Thursday, 17 March 2011

Lightroom: Just Do It!..........but create a collection first

Sometimes I can be really dim.  I have been using Lightroom for ages now and it has only just dawned on me what I should be doing.

Usually when I look through my Lightroom catalogue it is with some sort of purpose in mind. I might be selecting pictures to go into a competition or to send to a magazine, or maybe even just those I think might be "worth a print".  The trouble is,  I will often select the pictures, process them and forget all about them.  So if in a months time I want to get hold of all the images I sent to a particular magazine, I would have to hope that I could find it in my emails, or the directory I exported the files to - or more usually just desperately try to remember them.

My "purpose" for selecting a group of images is useful information  and its pretty obvious I may need that information in the future. Basically, I have been throwing away information....that makes me a very bad Lightroom user.  The whole point of having a computer is for it to store information for me.

So, now I have decided to make it a rule to always create a collection to store the images I am selecting.  The collection should describe my purpose in selecting the images.  If I start getting swamped in collections,  I can group them into collection groups like "competitions" and "magazine submissions".

Hopefully this level of organisation will save a lot of desperate searching and head scratching in futre.
Here's hoping!

Saturday, 12 March 2011

The power of a picture

It's a funny thing,  as a photographer who looks at and analysis pictures every day, it is so easy to forget what power a photograph can actually hold.  We spend ages working on composition, exposure, processing, etc and it is so easy to get absorbed by the process and forget what a photo can actually mean to people.

A reality check came for me this week.  Unfortunately a good friend of my wife died last week, taken well before her time by cancer.  Her family got in touch with me to see if I could help as they had no recent photos of her. A quick look through my archive and I managed to pull up 20 or so shots of her from the shoot I did at a wedding.  Upon looking through them,  this seemed the best shot I could find:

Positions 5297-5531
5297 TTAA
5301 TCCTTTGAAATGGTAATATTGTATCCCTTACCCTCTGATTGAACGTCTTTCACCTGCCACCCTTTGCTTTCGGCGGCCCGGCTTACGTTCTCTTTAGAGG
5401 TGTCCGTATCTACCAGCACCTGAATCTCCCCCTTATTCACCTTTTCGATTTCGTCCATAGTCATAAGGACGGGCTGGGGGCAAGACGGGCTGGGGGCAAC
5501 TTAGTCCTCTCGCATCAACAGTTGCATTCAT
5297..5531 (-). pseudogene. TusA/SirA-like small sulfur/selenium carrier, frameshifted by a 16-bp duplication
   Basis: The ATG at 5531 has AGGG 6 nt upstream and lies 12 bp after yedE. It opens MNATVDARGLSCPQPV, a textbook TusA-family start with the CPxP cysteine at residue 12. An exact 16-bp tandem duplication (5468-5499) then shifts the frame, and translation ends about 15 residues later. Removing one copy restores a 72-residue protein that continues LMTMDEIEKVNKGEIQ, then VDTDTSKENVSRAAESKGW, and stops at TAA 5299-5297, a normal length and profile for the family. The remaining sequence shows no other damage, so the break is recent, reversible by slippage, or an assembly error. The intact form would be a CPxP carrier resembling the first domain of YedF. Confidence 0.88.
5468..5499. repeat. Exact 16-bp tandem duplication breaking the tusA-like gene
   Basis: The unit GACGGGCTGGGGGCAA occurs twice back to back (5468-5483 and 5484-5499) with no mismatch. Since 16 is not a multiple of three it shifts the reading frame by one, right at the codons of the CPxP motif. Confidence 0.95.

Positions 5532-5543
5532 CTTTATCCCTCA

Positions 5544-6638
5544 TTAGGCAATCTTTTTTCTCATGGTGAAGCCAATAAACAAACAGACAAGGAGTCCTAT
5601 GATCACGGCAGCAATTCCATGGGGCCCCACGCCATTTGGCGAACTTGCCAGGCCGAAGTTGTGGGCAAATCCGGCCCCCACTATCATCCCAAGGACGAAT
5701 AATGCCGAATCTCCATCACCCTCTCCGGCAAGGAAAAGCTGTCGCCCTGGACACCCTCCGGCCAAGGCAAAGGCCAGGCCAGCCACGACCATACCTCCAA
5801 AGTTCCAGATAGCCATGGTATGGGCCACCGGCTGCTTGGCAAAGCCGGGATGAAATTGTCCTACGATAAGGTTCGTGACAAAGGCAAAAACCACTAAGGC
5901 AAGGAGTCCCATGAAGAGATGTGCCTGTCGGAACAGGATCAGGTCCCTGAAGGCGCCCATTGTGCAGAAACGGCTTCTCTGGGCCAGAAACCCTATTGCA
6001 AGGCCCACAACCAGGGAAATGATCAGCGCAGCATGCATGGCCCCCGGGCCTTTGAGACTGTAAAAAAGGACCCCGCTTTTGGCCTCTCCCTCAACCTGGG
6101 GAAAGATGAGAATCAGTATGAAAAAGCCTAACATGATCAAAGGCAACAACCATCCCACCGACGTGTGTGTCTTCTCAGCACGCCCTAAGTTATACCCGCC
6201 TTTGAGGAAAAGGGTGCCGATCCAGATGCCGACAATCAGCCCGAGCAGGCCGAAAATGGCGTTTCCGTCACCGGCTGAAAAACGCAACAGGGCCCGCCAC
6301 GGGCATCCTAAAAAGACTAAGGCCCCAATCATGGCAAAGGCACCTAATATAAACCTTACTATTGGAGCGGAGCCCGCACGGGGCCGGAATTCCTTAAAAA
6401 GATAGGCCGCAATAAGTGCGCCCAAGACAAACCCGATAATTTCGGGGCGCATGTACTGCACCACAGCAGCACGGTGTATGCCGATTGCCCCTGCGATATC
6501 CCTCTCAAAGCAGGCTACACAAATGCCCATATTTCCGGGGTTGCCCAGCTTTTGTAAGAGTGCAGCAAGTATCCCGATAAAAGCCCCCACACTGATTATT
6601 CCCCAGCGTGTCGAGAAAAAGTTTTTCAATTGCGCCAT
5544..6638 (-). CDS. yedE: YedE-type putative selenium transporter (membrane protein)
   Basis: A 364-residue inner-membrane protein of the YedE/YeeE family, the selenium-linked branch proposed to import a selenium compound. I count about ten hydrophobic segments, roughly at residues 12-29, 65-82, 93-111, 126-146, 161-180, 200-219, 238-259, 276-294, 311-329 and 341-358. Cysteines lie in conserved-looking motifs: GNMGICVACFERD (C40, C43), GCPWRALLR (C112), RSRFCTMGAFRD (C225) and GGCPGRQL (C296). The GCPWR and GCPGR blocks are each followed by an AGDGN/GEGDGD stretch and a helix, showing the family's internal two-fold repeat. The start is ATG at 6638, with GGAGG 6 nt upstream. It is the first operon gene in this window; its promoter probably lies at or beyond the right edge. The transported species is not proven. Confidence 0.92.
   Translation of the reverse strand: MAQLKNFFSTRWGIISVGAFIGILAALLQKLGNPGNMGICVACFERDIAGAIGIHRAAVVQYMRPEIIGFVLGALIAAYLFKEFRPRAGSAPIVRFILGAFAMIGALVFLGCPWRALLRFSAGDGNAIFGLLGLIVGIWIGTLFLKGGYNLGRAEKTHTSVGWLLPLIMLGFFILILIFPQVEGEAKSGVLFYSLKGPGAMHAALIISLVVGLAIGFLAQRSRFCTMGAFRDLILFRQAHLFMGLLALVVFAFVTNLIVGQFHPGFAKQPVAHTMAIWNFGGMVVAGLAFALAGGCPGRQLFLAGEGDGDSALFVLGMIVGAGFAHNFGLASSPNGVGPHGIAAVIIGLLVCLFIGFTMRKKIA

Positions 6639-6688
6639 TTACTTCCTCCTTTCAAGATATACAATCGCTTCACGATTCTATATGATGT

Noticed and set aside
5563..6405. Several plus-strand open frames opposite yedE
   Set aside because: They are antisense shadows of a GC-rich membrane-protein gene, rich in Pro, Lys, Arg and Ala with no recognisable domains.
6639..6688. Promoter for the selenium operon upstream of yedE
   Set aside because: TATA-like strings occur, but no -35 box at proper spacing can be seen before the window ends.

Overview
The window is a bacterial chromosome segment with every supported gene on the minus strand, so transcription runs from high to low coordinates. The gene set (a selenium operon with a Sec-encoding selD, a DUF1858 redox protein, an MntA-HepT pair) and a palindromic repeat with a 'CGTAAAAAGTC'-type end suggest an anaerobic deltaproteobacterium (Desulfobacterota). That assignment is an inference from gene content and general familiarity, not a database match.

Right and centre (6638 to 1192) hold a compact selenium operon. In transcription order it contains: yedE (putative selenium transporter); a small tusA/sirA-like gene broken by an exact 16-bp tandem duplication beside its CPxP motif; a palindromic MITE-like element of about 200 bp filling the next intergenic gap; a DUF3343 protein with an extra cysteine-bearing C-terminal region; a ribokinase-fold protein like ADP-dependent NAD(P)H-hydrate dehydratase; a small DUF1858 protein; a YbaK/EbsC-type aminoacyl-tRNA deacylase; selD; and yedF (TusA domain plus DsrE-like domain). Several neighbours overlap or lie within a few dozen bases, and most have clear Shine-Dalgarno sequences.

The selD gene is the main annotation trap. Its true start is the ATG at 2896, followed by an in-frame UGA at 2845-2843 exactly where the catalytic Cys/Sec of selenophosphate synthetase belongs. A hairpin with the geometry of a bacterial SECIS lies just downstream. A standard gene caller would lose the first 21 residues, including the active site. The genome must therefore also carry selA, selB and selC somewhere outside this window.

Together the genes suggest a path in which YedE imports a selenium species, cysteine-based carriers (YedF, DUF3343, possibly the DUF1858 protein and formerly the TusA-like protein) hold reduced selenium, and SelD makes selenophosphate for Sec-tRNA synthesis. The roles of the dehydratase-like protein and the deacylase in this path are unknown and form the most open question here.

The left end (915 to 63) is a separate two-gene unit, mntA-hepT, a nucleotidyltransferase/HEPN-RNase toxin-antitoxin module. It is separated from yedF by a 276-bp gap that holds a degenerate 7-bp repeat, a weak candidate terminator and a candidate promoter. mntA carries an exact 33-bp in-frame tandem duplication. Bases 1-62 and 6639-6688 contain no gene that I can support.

Before - A proud mum with her two boys.  

Its a nice enough shot,  but the family were looking for a simple head and shoulders shot.  It was time to fire up Photoshop.  Not for the first time,  I was really grateful for the 21 megapixies who live inside the 5DmkII.  All that resolution allowed me to crop much more than I would have ever dared before.  Then it was some cloning, painting in a new background and added a vignette.  The final result was this:

After - gone but not forgotten

I printed it using the qimage rip to force my now tired and exhausted megapixies, back up to a 10x8 print.  Framed and mounted it looked OK.

I popped the picture round to the family and was absolutely blown away with how grateful they were to see a nice picture of their mum/wife/daughter., To me it had become an exercise in masking, reducing pixelation getting a good print and doing the best job I could.  Suddenly I realised that all the technical stuff wasn't worth a hill of beans compared to the memories and love it evoked for them.

Do yourself a favour - make sure you have plenty of pictures of the people you love.

Tuesday, 1 March 2011

Paul Stefan is photographer of the month for March

Paul Stefan was awarded practical photography's photographer of the year in 2006.  When you look round the images on his website, this comes as no surprise at all.

by Paul Stefan

Previous  Photographers of the Month